The Master of the High Court, who has been a vocal critic of the way banks handle repossession cases, has been told to stop dealing with all debt cases.
From February 4, Edmund Honohan will no longer deal with debt proceedings, which will be assigned directly to High Court judges instead.
The instruction came from President of the High Court Mr Justice Peter Kelly yesterday, just days after it emerged Mr Honohan had been admonished by the Courts Service for smashing partition windows in a courtroom with a hammer to let in air after failing to get a response to complaints about the room being stuffy.
However, it is understood the decision to remove debt cases from his court was being considered for some time in light of Mr Honohan’s repeated criticisms of banks, the existing law, some judges, the Taoiseach, and Government ministers.
The outspoken barrister has also drafted a bill for Fianna Fáil seeking to prevent banks from evicting mortgage defaulters until a property is sold and requiring them to give housing co-operatives the chance to buy the property for the occupant.
It is understood that his actions and views were considered in breach of the principle that judges and officers of the court should appear objective in their deliberations.
Mr Honohan operates in a quasi-judicial manner, describing his job as the “gateway to the High Court”. Cases come before him to clear up procedural matters before they are declared ready to proceed before a judge. He can also finalise some cases without having to refer them to a judge.
He was appointed to the post in 2001 but since the recession, his case list has often been packed with debt recovery applications from banks and he has spoken out regularly in the media and in other forums about what he sees as the unfairness of the current legal provisions to defendants and the behaviour of financial institutions towards them.
Most recently, on RTÉ radio last week, where he defended his actions in breaking the windows, he warned of a potential “tsunami” of evictions on the way if the full number of repossession orders in existence were executed and he said many of the older orders should be cancelled.
Mr Honohan has received plaudits for speaking out but he has clashed with the courts on some of his more unusual decisions. In 2014, the High Court granted an injunction against him, preventing him from sending papers from a case to the Director of Public Prosecutions after he accused a solicitor for AIB bank of perjury. The High Court later ruled he had acted outside his powers in trying to get the DPP to investigate.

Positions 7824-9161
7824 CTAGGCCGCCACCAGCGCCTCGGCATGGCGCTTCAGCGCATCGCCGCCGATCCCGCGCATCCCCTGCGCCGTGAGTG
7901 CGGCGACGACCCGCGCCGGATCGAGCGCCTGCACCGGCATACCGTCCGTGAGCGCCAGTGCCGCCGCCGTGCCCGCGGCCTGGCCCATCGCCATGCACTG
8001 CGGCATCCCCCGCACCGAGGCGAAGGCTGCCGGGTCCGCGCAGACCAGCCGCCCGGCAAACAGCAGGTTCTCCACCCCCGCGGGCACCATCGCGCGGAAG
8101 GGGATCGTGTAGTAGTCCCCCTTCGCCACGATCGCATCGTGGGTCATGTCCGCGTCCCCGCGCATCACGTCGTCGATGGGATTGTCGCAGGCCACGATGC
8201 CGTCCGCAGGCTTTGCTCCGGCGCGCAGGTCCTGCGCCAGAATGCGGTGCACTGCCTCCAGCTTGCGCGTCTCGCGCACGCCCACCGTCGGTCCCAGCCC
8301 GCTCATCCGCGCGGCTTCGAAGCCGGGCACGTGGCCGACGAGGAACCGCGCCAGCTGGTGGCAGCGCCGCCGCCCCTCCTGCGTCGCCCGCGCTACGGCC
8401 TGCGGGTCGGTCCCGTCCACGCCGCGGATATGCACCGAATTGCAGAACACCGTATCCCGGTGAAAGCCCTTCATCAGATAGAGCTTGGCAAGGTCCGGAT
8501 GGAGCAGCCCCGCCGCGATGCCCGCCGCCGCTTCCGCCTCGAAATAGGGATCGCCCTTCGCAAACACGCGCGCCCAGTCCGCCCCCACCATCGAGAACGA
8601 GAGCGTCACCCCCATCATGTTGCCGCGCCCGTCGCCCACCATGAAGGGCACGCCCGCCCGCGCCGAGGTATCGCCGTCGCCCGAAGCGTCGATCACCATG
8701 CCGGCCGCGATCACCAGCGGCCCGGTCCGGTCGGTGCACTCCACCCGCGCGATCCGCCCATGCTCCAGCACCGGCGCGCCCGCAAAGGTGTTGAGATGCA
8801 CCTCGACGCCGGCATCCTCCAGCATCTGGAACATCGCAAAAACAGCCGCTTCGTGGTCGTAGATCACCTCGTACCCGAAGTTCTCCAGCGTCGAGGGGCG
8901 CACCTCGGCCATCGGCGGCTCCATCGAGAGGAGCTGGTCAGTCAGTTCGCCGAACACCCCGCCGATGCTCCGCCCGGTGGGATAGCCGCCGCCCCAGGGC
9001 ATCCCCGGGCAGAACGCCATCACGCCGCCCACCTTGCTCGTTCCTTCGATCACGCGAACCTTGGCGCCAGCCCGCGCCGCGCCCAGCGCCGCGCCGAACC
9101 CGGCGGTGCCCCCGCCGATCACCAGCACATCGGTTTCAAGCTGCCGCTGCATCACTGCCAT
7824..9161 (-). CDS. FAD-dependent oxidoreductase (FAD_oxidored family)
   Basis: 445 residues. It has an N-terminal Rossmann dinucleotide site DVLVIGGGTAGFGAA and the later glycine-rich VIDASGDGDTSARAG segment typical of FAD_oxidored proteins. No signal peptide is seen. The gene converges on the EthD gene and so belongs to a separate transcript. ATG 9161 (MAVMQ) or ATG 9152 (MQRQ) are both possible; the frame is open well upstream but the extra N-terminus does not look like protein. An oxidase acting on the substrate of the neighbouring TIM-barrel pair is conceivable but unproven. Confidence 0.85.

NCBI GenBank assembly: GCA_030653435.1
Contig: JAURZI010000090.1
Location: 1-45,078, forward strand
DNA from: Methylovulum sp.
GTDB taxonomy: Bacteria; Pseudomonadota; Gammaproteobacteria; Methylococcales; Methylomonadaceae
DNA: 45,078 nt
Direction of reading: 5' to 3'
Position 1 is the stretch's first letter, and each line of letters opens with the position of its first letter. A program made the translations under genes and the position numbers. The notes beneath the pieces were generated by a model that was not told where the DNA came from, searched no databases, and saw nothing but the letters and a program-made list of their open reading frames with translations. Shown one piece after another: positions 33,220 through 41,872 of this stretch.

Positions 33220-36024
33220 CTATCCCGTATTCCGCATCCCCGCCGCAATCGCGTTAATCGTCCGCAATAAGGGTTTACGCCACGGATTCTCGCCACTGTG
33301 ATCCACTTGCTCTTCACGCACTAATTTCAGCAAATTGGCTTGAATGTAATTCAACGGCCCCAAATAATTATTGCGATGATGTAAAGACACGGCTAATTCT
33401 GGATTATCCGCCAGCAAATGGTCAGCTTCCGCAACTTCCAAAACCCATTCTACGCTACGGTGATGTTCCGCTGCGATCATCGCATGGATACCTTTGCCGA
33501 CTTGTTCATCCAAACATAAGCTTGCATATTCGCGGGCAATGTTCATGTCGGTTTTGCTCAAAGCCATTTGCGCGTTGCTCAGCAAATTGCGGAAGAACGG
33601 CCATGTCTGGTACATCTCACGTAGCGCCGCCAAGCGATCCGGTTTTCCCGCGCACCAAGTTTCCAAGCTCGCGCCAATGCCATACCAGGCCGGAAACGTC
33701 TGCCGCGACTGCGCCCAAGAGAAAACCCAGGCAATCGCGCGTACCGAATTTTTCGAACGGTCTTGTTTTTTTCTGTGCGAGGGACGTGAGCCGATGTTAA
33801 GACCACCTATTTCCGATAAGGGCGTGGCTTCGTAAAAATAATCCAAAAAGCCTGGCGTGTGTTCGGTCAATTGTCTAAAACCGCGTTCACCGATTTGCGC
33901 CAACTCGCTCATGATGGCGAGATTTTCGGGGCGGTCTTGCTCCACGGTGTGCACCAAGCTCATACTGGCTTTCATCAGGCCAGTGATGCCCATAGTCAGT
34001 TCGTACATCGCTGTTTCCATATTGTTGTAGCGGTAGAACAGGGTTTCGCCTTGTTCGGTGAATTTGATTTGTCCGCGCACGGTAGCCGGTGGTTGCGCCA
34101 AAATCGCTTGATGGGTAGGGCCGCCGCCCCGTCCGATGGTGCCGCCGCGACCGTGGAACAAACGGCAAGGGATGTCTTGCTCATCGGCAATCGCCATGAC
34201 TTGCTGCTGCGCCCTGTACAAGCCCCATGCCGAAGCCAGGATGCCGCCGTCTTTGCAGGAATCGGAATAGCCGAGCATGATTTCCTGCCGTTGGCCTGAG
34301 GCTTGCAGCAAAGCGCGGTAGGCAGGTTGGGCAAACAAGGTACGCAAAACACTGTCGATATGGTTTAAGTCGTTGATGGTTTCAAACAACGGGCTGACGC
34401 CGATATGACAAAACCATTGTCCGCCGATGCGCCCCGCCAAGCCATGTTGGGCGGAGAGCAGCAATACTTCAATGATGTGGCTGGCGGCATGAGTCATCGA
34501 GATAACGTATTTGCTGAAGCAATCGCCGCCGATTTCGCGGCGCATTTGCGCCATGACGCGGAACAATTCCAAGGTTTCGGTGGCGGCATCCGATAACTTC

Last year, he described as a “sick joke” advice given by Taoiseach Leo Varadkar to those wanting to get a mortgage-to-rent solution. Mr Varadkar had advised using the Abhaile service but Mr Honohan dismissed the service as “merely a voucher for €200 worth of legal advice”.
Mr Justice Kelly gave no explanation for his direction. He has powers under the Courts Act to issue ‘practice directions’ deemed necessary to ensure the smooth running of the courts.
The direction does not affect other work carried out by Mr Honohan, whose court will still act as a clearinghouse for non-debt related cases. He also has dozens of cases involving AIB and other financial institutions listed before him today.
Mr Honohan was not directly contactable for comment and he did not reply to messages. David Hall of the Irish Mortgage Holders Organisation, however, said it was a “bad day for debtors”.
“Those in debt have had few effective people to help them and treat them with compassion and protect their dignity while being pursued by well-represented banks,” said Mr Hall.
“Ed Honohan has been one of the few officials who has spoken the truth about banks’ behaviour and has tried to help those crippled with debt. This is an outrageous move that will remove the plug from the repossession dam.”